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University of Cape Town (2021)

The geography of inequality in Cape Town : a case study of access to water in Khayelitsha

Mokoena, Amanda Mamojaki

Titre : The geography of inequality in Cape Town : a case study of access to water in Khayelitsha

Auteur : Mokoena, Amanda Mamojaki

Université de soutenance : University of Cape Town.

Grade : Master of Philosophy 2021

Résumé partiel
Section 27 (1b) of the Bill of Rights under the Constitution (1996) of the Republic of South Africa states that : “Everyone has the right to have access to sufficient food and water …” This section is preceded by section 26 (1) which states that : “Everyone has the right to have access to adequate housing.” Violation of these fundamental human rights in isolation may apply to a vast category of people. However, the residents of Endlovini in Khayelitsha find themselves at the intersection of oppressions informed by the simultaneous infringement of both these rights. For these residents, inequality in access to safe clean drinking water is directly informed by their location and informal housing status. This is a difficult position to be in because the people of Endlovini are neighbours to Litha Park, a recognized formal section of Khayelitsha whose residents enjoy relatively adequate access to quality water, and whose water services are astronomically better than those rendered in Endlovini. This disparity is immediately written off as a class issue. However, this study finds deeper links between geography and water inequality. This study uses John Rawls’ theory of justice to highlight water inequality in Cape Town. The study uses qualitative research methodologies through fieldwork conducted in the formal settlement of Litha Park and the informal settlement of Endlovini in Khayelitsha, to illustrate that there are inequalities in how people within the same township access water, but both settlements are still marginalized, compared to the wealthy suburbs of Cape Town. Interviews were conducted with the residents of both settlements, as well as officials from the City of Cape Town’s Water and Sanitation Department to gather data and address the research question : “How does the City of Cape Town’s response to the water crisis further perpetuate water inequality in the impoverished communities of Khayelitsha ?” Key findings revealed that water inequality in Khayelitsha may have been created by apartheid spatial planning, but is sustained by the disregard for poor communities by the local government through unequal, anti-poor service delivery that continues to disenfranchise residents who live in informal settlements through poor water services.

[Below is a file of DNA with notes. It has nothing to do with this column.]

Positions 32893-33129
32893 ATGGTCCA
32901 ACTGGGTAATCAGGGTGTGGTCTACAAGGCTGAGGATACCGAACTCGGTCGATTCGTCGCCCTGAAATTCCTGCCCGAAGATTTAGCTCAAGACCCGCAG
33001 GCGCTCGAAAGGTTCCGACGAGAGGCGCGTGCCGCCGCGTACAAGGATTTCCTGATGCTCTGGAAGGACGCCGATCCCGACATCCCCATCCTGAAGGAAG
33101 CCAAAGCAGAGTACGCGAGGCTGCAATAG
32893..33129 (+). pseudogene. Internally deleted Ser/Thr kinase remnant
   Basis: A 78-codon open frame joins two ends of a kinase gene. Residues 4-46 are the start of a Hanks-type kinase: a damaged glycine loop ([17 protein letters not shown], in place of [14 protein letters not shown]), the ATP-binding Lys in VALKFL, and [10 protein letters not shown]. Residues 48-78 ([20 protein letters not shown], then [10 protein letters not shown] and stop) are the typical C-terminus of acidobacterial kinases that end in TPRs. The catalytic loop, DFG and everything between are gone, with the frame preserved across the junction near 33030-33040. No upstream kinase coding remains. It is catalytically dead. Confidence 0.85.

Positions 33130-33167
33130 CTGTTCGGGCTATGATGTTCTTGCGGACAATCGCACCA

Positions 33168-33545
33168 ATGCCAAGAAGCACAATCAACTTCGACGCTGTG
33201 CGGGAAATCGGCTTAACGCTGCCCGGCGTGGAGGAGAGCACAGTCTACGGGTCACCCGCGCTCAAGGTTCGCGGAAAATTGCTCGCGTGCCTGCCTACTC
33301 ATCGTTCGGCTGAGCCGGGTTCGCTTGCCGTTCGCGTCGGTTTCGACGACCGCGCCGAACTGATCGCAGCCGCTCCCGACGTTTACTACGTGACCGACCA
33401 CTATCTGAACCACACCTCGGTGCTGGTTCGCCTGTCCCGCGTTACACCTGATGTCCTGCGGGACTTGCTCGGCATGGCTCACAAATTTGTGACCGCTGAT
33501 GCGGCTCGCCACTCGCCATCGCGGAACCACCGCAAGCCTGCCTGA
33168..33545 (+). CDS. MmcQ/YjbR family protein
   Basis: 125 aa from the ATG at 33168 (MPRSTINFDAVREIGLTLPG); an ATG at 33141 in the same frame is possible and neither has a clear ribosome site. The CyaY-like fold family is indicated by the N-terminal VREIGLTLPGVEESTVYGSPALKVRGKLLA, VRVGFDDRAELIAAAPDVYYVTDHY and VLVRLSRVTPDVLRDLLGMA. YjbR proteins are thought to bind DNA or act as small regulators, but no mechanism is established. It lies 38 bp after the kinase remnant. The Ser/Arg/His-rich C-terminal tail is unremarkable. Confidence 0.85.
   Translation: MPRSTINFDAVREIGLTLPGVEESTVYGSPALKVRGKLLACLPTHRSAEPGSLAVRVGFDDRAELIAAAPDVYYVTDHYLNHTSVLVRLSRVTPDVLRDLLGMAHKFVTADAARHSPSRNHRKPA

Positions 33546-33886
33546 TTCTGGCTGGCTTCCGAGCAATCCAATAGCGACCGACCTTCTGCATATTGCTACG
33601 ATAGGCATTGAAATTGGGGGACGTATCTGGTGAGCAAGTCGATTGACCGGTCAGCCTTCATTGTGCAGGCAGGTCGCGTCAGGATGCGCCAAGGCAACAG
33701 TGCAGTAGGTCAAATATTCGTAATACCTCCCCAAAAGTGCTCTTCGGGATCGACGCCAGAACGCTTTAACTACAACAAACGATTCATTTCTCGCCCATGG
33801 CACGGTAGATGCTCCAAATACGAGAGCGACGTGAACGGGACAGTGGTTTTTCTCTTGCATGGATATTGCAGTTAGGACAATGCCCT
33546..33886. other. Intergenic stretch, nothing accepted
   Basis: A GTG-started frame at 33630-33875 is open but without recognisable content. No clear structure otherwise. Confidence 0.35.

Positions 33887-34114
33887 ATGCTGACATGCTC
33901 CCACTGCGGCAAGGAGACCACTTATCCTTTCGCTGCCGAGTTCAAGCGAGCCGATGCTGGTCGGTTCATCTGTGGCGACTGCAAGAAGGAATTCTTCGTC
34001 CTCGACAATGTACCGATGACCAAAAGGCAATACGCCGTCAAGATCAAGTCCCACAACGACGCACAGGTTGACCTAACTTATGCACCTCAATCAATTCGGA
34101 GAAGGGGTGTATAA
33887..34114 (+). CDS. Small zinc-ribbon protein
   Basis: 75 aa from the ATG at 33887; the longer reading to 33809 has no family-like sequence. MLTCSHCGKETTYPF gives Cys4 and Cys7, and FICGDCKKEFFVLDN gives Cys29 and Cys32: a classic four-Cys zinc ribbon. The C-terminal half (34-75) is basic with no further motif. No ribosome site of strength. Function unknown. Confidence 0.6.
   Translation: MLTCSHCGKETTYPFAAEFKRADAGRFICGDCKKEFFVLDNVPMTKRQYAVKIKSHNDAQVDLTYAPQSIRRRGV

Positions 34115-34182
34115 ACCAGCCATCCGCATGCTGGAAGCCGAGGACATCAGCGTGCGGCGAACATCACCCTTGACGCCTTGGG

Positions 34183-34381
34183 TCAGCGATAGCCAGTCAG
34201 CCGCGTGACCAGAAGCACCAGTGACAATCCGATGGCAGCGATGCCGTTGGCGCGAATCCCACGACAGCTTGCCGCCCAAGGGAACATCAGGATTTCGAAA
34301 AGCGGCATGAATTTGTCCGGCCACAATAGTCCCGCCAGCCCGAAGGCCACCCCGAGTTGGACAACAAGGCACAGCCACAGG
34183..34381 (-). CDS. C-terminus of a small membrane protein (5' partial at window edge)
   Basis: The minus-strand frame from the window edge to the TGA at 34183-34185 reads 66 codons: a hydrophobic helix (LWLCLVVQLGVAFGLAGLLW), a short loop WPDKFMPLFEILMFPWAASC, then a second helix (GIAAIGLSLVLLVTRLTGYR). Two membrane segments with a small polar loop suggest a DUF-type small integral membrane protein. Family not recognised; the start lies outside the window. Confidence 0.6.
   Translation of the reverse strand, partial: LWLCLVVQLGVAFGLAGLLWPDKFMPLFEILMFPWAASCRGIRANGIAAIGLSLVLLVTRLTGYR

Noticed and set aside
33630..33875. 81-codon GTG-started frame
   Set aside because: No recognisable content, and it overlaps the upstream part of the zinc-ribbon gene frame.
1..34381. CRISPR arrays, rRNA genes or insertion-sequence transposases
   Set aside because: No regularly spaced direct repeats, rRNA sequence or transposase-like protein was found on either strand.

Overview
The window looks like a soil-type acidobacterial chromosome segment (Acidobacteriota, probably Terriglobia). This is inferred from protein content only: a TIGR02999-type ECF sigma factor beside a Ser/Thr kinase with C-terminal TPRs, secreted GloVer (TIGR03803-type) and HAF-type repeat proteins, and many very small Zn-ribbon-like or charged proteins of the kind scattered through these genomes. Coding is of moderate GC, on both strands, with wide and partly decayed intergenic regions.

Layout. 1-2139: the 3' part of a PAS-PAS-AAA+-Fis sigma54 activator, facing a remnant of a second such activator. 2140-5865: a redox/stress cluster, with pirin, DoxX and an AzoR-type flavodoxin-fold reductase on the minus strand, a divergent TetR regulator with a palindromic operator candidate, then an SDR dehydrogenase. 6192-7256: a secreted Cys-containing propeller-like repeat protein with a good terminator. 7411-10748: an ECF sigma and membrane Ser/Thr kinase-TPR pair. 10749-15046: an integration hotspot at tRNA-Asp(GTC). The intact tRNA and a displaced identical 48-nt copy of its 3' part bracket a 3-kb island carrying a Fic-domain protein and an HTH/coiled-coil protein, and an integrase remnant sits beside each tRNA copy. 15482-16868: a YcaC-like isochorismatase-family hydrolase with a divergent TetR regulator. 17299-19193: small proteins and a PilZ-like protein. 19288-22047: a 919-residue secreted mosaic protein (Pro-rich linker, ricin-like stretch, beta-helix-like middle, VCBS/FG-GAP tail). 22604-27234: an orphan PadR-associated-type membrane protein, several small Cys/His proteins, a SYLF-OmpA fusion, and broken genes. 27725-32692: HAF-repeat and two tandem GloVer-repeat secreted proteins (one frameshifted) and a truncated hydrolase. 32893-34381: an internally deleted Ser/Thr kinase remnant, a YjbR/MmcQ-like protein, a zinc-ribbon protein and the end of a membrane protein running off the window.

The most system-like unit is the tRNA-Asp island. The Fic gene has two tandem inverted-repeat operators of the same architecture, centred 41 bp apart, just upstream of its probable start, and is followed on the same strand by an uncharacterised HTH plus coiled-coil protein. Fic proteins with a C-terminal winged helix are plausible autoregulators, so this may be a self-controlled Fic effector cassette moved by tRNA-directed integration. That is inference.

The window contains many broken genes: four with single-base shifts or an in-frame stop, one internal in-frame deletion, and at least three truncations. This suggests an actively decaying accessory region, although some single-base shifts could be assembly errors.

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Page publiée le 9 janvier 2023